Our Year 4 children have linked their art to their history topic which is The Romans. They designed, made and evaluated their own mosaic pictures.

Artists from Around the World

Kusama Yayoi, born 22 March 1929) is a Japanese contemporary artist who works primarily in sculpture and installation, but is also active in painting, performance, film, fashion, poetry, fiction, and other arts. Her work is based in conceptual art

We were inspired by her love of bright colours, complex backgrounds and spotty designs.

Colour Mixing

Textile Design-Idea: COLOR WHEEL

If you combine two primary colours, you create something called a secondary colour. For example, mixing red and blue produces purple; yellow and red makes orange; blue and yellow combined make green; red and blue make purple. ... If you mix three primary colours, you get black.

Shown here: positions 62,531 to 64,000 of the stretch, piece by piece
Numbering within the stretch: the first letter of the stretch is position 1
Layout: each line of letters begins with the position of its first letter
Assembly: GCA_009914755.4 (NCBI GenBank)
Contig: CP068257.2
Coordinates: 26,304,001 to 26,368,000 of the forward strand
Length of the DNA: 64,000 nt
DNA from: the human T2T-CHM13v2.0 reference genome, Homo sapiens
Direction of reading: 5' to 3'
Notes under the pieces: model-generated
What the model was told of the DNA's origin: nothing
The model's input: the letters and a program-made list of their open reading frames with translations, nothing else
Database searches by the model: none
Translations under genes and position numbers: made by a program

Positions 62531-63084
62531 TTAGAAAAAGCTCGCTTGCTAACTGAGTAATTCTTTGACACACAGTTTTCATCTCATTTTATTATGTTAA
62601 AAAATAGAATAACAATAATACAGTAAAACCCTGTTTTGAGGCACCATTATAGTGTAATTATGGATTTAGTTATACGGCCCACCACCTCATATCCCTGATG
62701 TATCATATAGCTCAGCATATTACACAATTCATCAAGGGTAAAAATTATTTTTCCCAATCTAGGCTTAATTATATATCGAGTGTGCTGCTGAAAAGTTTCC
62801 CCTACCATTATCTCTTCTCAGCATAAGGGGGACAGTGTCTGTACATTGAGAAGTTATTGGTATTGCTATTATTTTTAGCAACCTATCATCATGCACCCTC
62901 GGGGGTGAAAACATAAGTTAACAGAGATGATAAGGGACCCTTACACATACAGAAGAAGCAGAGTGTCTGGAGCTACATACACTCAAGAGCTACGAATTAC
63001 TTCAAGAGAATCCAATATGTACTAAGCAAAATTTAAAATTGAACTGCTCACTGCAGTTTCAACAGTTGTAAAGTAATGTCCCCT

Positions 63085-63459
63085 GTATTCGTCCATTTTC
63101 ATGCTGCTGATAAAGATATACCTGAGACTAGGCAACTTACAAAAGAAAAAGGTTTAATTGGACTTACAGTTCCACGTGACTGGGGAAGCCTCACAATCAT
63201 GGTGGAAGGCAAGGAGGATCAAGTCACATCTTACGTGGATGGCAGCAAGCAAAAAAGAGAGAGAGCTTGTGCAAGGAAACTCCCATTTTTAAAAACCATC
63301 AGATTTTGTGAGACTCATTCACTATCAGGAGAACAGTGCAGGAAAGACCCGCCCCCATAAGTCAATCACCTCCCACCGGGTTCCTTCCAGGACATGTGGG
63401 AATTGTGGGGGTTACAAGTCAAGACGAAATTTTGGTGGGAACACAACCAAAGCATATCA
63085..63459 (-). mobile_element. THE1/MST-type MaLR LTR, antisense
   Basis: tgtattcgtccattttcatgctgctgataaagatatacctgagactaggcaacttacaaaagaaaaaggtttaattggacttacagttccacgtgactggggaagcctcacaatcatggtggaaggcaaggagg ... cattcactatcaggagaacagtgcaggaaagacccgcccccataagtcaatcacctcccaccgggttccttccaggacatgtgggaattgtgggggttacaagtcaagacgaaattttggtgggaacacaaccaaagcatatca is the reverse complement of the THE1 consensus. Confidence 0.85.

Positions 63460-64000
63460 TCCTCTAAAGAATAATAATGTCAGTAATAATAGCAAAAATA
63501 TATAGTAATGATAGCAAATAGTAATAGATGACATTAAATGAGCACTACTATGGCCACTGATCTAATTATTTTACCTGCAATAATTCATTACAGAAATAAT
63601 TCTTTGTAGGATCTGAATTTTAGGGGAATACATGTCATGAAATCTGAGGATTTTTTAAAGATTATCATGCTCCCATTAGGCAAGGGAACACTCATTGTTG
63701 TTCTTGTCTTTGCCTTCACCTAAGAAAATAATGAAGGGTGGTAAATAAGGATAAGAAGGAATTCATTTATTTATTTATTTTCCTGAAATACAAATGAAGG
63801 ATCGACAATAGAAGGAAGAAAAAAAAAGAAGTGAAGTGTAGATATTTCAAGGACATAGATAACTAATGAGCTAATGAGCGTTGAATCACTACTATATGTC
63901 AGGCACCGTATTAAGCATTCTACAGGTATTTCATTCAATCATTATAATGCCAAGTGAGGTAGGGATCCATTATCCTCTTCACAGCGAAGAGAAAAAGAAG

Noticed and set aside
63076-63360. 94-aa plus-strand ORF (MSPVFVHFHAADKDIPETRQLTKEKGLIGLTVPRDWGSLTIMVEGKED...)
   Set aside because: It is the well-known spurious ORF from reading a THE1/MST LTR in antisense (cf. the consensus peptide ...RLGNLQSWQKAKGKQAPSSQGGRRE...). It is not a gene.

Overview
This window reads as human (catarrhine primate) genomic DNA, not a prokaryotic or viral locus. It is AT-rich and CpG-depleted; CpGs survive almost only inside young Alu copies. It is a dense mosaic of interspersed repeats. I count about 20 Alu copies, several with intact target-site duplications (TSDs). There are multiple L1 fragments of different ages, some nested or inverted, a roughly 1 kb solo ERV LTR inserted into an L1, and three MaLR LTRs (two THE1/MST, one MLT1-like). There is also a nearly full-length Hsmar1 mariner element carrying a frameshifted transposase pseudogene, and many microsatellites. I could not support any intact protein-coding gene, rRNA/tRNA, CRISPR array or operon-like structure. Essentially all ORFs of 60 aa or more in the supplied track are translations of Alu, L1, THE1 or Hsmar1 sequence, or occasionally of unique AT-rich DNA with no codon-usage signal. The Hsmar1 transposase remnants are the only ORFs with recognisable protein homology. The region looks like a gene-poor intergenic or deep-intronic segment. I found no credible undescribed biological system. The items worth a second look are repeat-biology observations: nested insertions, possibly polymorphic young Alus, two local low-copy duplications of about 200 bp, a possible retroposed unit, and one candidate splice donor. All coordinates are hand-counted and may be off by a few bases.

Working with Charcoal

This week Year 2 worked with willow charcoal sticks. This type of charcoal is made from natural willow wood. It’s generally quite soft which makes it great for free flowing strokes and blending. We practiced using this new media before we used it to create an observational drawing of St Paul's Cathedral.

Pablo Picasso - Cubism

The children in Year 2 have been looking at the artwork of Pablo Picasso. Some of his most recognisable pieces were created in the cubist style. Cubism is a style of art which aims to show all of the possible viewpoints of a person or an object all at once. It is called Cubism because the items represented in the artworks look like they are made out of cubes and other geometrical shapes. When working in this style the children had to consider:

  • bold colours
  • block colour
  • bold, black lines
  • different proportion